One of the selling points that many large drug compounders lean on is that their drugs are tested by independent laboratories. But FDA inspections have found issues with many of those laboratories, leading the agency to seek recalls for products that compounders were selling nationally.
According to The Washington Post, many drug compounders started using outside labs for testing after a compounder in Kansas City was convicted in 2001 of diluting cancer drugs to up his profits. But the FDA has now cited 5 outside testing labs for more than 70 observations, including one in which bacteria was repeatedly found in a clean room. Those 5 laboratories handle the testing for about 90% of the nation's large-scale compounding pharmacies.
An FDA inspection found issues with the procedures used by DynaLabs in St. Louis, MO. The lab tested the calcium gluconate solution made by Texas-based Specialty Compounding that authorities now believe was contaminated with bacteria. The compounder recalled the drug in August after the Centers for Disease Control and Prevention (CDC) linked it to two deaths and 13 illnesses at two Texas hospitals.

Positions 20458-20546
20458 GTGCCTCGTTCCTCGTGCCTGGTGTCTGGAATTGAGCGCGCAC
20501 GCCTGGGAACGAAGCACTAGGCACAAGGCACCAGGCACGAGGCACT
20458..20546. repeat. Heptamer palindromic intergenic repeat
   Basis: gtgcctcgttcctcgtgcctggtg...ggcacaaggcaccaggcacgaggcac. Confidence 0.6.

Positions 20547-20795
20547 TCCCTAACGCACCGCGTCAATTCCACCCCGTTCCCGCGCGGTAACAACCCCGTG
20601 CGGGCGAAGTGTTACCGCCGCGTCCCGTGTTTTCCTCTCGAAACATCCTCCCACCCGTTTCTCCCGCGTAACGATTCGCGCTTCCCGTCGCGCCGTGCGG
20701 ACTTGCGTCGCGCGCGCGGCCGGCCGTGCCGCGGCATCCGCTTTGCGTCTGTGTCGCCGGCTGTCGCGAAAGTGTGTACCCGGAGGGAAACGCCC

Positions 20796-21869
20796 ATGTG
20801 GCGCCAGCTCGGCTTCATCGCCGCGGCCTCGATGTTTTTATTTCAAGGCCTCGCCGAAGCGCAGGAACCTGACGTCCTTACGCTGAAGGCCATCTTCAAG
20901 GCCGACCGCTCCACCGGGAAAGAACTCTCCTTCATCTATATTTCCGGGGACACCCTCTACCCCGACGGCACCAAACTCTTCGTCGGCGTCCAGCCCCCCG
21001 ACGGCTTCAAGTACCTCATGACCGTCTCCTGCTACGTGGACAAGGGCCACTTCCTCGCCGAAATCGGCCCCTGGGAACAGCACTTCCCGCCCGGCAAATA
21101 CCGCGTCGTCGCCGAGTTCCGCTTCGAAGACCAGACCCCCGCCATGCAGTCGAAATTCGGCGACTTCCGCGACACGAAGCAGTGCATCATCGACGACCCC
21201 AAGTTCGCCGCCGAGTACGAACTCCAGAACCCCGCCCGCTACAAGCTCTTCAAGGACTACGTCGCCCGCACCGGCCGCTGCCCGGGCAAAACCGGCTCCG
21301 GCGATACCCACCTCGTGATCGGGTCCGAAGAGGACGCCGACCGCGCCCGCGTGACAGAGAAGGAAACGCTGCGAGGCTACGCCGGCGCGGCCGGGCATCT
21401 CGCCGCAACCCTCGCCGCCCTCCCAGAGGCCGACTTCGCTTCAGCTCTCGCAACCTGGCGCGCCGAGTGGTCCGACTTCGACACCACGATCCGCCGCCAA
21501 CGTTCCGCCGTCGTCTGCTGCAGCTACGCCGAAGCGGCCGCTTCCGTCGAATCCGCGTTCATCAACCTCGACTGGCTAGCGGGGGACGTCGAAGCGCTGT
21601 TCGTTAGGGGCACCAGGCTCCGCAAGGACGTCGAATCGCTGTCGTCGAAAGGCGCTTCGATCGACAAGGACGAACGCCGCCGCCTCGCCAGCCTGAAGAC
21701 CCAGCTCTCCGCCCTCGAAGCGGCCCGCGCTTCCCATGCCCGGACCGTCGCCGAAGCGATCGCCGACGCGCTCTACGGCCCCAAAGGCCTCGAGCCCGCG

The agency also cited Oklahoma-based Analytical Research Laboratories (ARL), which did testing for the now-closed New England Compounding Center (NECC). It was NECC drugs that were tied to the bacterial meningitis outbreak that sickened more than 680 people, 64 of whom died.
The NECC debacle also led to proposed new legislation this year that specifically lays out the FDA's authority over compounders, which traditionally have been overseen by state authorities. It also provides for FDA approval of compounders that choose to submit to agency oversight. The bill was passed more than a week ago by the House of Representatives. It was expected to get quick approval by the Senate, but before that body was able to act, a disagreement over the budget bill led to the current government shutdown.